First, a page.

Another object of the invention is to provide such a pan assembly wherein feed passage gate adjustment can be accomplished easily and quickly even by inexperienced personnel. A related object is to provide a feeder pan assembly in which this adjustment mechanism is not affected by poultry activity, or by feed or other materials which may be thrown upon the hood and mechanism.
Yet another object is to provide such a device in which the adjustment mechanism is designed to be only slightly stressed, thereby encouraging long pan assembly service life.
A further object is to provide such a feeder pan in which no adjustment mechanism slots need be cut through the hood material, thereby lowering the finished pan assembly cost.
A still further object is to provide a feeder pan assembly in which the interconnector support structure extends only minimally within the pan, thereby eliminating places within the pan which poultry cannot reach and in which food meal can spoil.
Other objects and advantages of the invention will become apparent upon reading the following detailed description and upon reference to the drawings. Throughout the description, like reference numerals refer to like parts.
FIG. 1 is a perspective view of a poultry house and associated feeding system utilizing the novel feeder pan assemblies;
FIG. 2 is a perspective view showing in its general aspect the novel feeder pan assembly of the present invention;
FIG. 3 is a perspective view showing the hood-pan interconnector device;
FIG. 4 is a top plan view of the feeder pan assembly; and
FIG. 5 is a sectional view taken substantially in the planes of line 5--5 in FIG. 4.
While the invention will be described in connection with a preferred embodiment, it will be understood that it is not intended to limit the invention to that embodiment. On the contrary, it is intended to cover all alternatives, modifications and equivalents as may be included within the spirit and scope of the invention as defined by the appended claims.
Turning first to FIG. 1, there are shown a number of feeder pans 10 embodying the present invention as they appear when utilized with a modern poultry feeding system. A bulk storage bin 12, which may be located outside a poultry house 13, contains a large quantity of feed. This feed is transported to the interior of the house 13 by a bulk conveyor 15. Drop tubes 16 can be employed to direct the feed in a controlled manner to subsidiary hoppers 17. Individual transport conveyors 18 lead from such hoppers 17 to the individual feeder pan assemblies 10. These pan assemblies 10 present the feed for consumption by poultry 19 or like animals. In general, this feeder pan assembly 10 can be considered to include a hood member 20 and a pan member 21 which are held together by an interconnector 22, as shown in FIGS. 2, 4 and 5.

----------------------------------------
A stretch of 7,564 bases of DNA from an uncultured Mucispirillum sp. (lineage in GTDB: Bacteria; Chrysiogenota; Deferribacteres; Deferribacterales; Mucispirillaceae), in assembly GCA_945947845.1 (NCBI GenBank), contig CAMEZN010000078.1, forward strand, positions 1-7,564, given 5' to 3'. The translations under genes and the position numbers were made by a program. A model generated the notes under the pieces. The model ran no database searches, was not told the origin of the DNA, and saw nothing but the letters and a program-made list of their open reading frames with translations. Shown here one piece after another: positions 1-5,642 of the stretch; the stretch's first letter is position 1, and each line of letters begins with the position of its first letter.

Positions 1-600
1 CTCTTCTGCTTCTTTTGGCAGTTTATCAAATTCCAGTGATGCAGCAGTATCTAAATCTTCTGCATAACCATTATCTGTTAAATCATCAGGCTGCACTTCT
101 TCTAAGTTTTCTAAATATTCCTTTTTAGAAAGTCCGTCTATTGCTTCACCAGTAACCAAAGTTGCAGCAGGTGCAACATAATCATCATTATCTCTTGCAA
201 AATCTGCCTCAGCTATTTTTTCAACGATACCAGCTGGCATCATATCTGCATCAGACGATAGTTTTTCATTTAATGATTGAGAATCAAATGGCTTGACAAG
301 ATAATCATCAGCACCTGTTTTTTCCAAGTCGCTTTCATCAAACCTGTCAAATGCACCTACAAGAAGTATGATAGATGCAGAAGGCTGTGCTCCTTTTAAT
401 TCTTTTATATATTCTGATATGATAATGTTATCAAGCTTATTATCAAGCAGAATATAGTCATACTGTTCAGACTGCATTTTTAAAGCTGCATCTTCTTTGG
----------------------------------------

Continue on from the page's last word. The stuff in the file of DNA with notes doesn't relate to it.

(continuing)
Modern poultry feeding practice calls for storage of a limited quantity of feed within the feeder pan assembly 10 to insure that the poultry will have an adequate supply at all appropriate times. To this end, the hood 20 includes a feeder tube 25 which here fits over and receives feed from a conveyor source 18. To direct the feed toward the pan 21, the feeder tube 25 extends downwardly to a bottom edge 26 which is located at a position spaced above a conical pan floor 28, thereby defining a first feed passage gate 29 between the feeder tube bottom edge 26 and the pan floor 28.
As will be understood, the feed passing from the conveyor tube 18 (as through a dispensing hole not shown) into the feeder tube 25 falls upon the pan floor 28. When a sufficient amount of feed has accumulated in the feeder tube 25, additionally delivered feed piles or backs up within the feeder tube 25 and may eventually cover the conveyor dispenser hole, thereby prohibiting further delivery of feed to this particular pan device.
It is also desirable that the feeding area from which the poultry can obtain this feed be restricted in its size to discourage the poultry from climbing inside the device and spoiling the feed with excrement or kicking the feed out of the pan.